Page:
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Hazard, H. W. (ed.) / Volume III: The fourteenth and fifteenth centuries
(1975)

VIII: The Hospitallers at Rhodes, 1306-1421,   pp. 278-313 PDF (20.9 MB)


Page 286

286 A HISTORY OF THE CRUSADES III 
distracted by events in Cyprus, where reports of the coming pas sagium had
justifiably perturbed the usurper Amalric de Lusignan. Early in 1310 Amairic
sent king Henry to Cilicia as a prisoner, but was himself assassinated on
June 5. Hospitaller Rhodes had been a center of opposition to Amalric, and
in July Henry, from Cilicia, named Villaret to act for him in Cyprus. The
master was unable to leave Rhodes, but he increased his forces in Cyprus
during June and July until they numbered eighty Hospitallers, twenty other
horse men, and two hundred foot. These played a leading part in Henry's restoration,
and in 1312 the Hospital secured the Templars' lucrative lands in Cyprus,
which proved an invaluable source of supplies in times of dearth at Rhodes.8
Tile Convent and its hospital were moved to Rhodes, where the fortifications
were presumably intact. The indigenous population of Rhodes had been reduced
to perhaps some ten thousand Greeks. Chapters-general held there in April
13 11 and November 1314 passed numerous measures, including ambitious decisions
to maintain five hundred horse and a thousand foot to defend the island.
The Floren tine, Genoese, and other businessmen to be found at Rhodes from
the time of its conquest increased its wealth and its dependable Latin population,
but colonists who would fight were also needed. In May 1313 the Hospital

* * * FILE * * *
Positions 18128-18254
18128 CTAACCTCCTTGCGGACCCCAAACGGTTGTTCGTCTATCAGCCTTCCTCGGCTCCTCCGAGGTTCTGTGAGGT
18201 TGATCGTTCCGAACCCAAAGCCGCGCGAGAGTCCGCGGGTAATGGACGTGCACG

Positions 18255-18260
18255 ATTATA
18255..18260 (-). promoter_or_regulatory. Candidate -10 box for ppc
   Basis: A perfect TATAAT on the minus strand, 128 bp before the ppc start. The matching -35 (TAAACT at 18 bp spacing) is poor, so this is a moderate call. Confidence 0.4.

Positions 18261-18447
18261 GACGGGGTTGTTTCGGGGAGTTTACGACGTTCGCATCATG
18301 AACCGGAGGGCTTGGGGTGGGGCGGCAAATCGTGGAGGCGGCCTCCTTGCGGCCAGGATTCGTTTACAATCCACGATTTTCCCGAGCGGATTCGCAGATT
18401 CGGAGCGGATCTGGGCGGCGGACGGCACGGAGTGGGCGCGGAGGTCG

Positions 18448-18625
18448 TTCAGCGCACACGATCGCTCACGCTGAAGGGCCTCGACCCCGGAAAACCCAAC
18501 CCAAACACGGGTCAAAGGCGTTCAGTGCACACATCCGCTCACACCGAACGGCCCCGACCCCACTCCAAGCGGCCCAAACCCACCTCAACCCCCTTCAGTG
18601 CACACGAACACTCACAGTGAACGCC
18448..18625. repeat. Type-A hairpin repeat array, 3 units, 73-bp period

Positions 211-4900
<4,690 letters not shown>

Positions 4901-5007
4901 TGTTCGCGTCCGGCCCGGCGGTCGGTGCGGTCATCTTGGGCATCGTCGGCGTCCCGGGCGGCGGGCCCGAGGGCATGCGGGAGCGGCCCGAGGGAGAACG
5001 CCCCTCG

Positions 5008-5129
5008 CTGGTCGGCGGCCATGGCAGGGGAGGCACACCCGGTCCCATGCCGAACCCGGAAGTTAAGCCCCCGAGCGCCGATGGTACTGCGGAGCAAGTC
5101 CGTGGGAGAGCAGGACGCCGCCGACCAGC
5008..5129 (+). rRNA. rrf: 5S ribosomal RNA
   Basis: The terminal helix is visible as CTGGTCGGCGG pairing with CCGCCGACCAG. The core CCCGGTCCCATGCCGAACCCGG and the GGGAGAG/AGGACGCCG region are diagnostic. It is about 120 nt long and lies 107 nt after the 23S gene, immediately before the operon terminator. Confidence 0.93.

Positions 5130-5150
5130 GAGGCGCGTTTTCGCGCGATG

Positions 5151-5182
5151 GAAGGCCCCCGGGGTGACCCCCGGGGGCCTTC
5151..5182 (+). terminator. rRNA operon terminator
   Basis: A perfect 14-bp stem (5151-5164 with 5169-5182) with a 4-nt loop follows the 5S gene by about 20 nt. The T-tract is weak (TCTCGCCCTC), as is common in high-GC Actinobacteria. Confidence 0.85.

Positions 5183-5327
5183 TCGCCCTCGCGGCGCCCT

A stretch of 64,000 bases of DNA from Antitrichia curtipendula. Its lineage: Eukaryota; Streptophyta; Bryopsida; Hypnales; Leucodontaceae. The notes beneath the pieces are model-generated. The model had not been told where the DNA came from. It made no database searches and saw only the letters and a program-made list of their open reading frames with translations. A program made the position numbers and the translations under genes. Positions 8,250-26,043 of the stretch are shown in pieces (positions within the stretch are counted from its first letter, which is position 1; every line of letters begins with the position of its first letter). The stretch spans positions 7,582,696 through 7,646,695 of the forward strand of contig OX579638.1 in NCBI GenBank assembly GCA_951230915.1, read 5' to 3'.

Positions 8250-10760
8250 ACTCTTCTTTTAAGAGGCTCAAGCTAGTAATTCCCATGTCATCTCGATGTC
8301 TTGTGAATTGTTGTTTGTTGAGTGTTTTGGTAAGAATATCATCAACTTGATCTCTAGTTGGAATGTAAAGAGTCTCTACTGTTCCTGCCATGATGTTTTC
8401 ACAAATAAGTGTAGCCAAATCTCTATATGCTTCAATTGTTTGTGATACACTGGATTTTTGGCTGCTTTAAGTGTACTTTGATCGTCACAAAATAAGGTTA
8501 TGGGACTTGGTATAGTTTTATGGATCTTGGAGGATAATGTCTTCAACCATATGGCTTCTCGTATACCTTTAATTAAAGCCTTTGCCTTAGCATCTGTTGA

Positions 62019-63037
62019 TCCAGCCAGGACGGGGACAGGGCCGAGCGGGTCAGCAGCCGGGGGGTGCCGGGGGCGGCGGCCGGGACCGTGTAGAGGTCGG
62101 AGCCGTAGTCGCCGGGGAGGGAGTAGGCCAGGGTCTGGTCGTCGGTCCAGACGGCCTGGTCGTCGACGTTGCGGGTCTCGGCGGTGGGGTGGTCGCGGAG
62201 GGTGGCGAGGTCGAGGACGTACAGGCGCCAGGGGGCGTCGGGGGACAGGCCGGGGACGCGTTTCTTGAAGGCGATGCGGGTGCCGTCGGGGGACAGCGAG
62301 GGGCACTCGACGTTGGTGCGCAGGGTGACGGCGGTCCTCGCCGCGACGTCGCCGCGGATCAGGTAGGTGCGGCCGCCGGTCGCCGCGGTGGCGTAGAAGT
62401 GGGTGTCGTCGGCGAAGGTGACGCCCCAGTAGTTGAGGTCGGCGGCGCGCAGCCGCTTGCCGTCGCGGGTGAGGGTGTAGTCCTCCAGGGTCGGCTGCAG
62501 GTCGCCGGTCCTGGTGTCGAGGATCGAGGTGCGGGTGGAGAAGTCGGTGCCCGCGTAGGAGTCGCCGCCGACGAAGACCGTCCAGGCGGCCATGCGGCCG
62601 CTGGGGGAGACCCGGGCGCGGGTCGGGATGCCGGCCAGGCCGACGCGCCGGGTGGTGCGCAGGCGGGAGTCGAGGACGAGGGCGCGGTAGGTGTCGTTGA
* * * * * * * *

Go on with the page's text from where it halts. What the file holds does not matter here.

publicly offered lands captured from the Greeks and Turks, both in Rhodes
and on the mainland, to be held in perpetuity with obligations of military
service, to any Latins who would settle with their families. Different terms
were advertised for nobles, freemen, and laborers, and for those who would
maintain an armed galley or a lignum armatum and its crew. Some settlers
were found; in 1316, for example, the Assanti family of Ischia was enfeoffed
with the island of Nisyros, just south of Cos, with the obligation to maintain
an armed galley. Later, in 1325, when the Hospital granted the casale of
Lardos to Vignolo de' Vignoli's brother Fulk, to be held in feudum nobile
by him and his heirs in perpetuity, Fulk was forbidden to alienate the property
without permission and was obligated to serve with a Latin man-at-arms in
defense of Rhodes or outside the island. On the whole, however, strictly
feudal arrangements were rare, and during the fourteenth century uncultivated
lands in Rhodes were being leased to both Latins and Greeks on non-feudal
tenures in perpetual emphyteusis.9 
The Genoese had provided galleys for Villaret in 1309, but they 
8. G. Hill, A History of Cyprus, II (Cambridge, 1948), 228—262, 270—275;
cf. below, pp. 
345—347. 
 9. A. Luttrell, "Feudal Tenure and Latin Colonization at Rhodes: 1306—1415,"
English Historical Review, LXXXV (1970), 755—775. 


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